In the past few years as the U.S. economic recession is dominating global headlines, the bloom is off the rose a bit. Migrants are choosing Australia, Europe, and other destinations where their material prospects are healthier. In writing the book it became clear to me that the American dream is only one manifestation of a kind of desire that my relatives have been pursuing for more than a century: the Fijian dream, the South African dream, the Hong Kong dream.

At the same time a lot of people from India are still coming to the United States because now it's a well-trod immigration path, for reasons that date back to the Cold War period and U.S. economic and scientific interests at that time. In writing Leaving India, I learned more about how my parents were part of the “brain drain” generation that started around or after 1965, when skilled scientific workers from Asia were being encouraged to migrate to the United States. Meanwhile India had (and continues to have) a large pool of technically educated young people with some English skills because of the British Empire’s legacy in India. So the American Dream mystique has coincided with specific national policies in both places to create a situation in which, for the last 44 years, the annual U.S. quota for immigrants from India is maxed out every year.

You’ve noted that access to South Asian culture is limited in America compared to other countries (such as Britain). How does such lack of access impact the (South Asian) immigrant’s identity?

In the United States, Indians have been until recently a tiny, invisible minority, overshadowed in most places by much larger communities of color. There are two basic responses to this: one is to assimilate as much as possible with white society, and the other is to live and work in solidarity with other communities of color. As the population grows larger and geographic concentrations occur, a third response is also possible, which is to live more insularly and not have very much interaction outside of one's own community; you already see this with the Indian community in places like Toronto, for example. These are all very predictable responses in terms of immigrant community identity formation, and I think we make a mistake when we think we have some special identity formation process going on. We're just like other communities in that way; we grow, we adjust, we make choices both individually and as groups, and those choices -- not some essential sense of South Asianness -- are what ultimately shape our identities.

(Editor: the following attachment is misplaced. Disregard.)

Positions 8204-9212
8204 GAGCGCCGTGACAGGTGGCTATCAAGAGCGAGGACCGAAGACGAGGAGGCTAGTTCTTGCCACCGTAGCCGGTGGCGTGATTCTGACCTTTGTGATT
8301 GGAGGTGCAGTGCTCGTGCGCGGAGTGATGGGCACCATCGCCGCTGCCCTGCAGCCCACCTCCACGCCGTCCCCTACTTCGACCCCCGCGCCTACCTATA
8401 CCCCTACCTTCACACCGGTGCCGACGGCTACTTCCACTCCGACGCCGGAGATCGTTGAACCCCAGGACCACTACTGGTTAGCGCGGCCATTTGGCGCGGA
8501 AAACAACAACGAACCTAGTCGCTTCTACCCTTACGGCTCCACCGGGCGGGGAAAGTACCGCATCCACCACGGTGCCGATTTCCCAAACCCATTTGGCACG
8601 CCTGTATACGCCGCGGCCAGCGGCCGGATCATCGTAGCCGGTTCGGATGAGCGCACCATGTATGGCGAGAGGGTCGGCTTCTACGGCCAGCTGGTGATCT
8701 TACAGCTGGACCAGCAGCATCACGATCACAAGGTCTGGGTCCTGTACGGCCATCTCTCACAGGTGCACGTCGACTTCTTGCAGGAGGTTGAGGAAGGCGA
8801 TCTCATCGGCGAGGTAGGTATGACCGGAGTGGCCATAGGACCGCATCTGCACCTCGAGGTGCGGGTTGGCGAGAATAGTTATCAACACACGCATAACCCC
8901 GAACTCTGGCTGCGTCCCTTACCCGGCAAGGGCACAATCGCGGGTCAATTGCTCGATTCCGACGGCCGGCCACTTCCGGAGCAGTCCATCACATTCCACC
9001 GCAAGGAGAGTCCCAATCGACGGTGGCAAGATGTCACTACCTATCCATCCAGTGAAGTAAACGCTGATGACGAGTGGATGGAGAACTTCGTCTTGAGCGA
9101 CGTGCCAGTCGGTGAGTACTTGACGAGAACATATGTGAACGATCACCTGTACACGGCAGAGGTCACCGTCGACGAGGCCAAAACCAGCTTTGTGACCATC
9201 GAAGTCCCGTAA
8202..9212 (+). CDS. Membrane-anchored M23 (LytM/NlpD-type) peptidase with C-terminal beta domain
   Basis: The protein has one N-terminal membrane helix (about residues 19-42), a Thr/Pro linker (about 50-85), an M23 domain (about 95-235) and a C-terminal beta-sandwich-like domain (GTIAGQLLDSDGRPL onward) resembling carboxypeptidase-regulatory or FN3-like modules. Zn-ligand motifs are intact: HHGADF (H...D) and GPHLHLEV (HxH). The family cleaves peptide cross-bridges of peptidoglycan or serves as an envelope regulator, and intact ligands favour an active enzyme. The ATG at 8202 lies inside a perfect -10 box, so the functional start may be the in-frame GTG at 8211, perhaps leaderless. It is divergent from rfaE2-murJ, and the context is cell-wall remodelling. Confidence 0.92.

We also live in a time when a lot of questioning of the very concept of "identity" is going on. So we're seeing, too, attempts to transcend narrow boxes of identity and claim multiple identities in a kind of layered way; so for example I can be Gujarati, queer, South Asian, lesbian, a writer, a poet, Indian, American, etc., and allow all of those identities to co-exist as easily or uneasily as they do. In a way I think of them as memberships, not essences.

Talking of multiple identities, do you find yourself or your work labeled in any particular way? How do you deal with such labeling?

The book has been largely sold as a South Asian book. For a while it was on a "Treasures of India" table at one of the chain stores along with novels and cookbooks and henna how-to books, which I thought was hilarious. You have to keep a sense of humor about the marketing side of things. I can't live in a place of constant outrage.

It's also labeled as a gay book, especially online, which is generally great because it helps more readers to find me. I’m happy that readers can search for and find Leaving India under a multitude of possible labels: India, migration, queerness, biography, memoir, history, nonfiction, local author, local bestseller, book club book, journalism, etc.-- the more labels, the more possibilities that readers will find it!

The most distressing thing was that just a few weeks after the launch, Amazon created this whole mess where they stripped all the books labeled "gay and lesbian" from their searches, rankings, etc. Somehow they'd lumped in all the gay books with "adult" content, and so my book (along with thousands of others) suddenly sort of disappeared -- it wouldn't show up even if you searched for it. Eventually Amazon restored it saying it was a "glitch," but it definitely made me think about how marketing labels can easily be turned against you and used to censor or limit access as well.

Tell me about the research that went into the book.

I traveled to New Zealand, Australia, Fiji, Hong Kong, India, South Africa, England, Canada, and of course throughout the United States -- basically anywhere I had family members. In each place I interviewed as many relatives as would talk to me on the record, and of course I stayed in people’s homes. I had already met most of them over the years, because people in our family travel a lot. But as a child and then a young woman, I was naturally limited in the kinds of conversations I would normally have. As a researcher, however, I could talk to everyone, from elders to teenagers. I was always clear that the interviews were for publication and I always gave people the option to go “off the record” with anything they didn’t want the world to know, so I think that created a kind of ease and comfort. For the most part they willingly shared not only their memories but also their photographs, archival documents, old passports, everything with me. And my ability to speak the language, Gujarati, improved dramatically.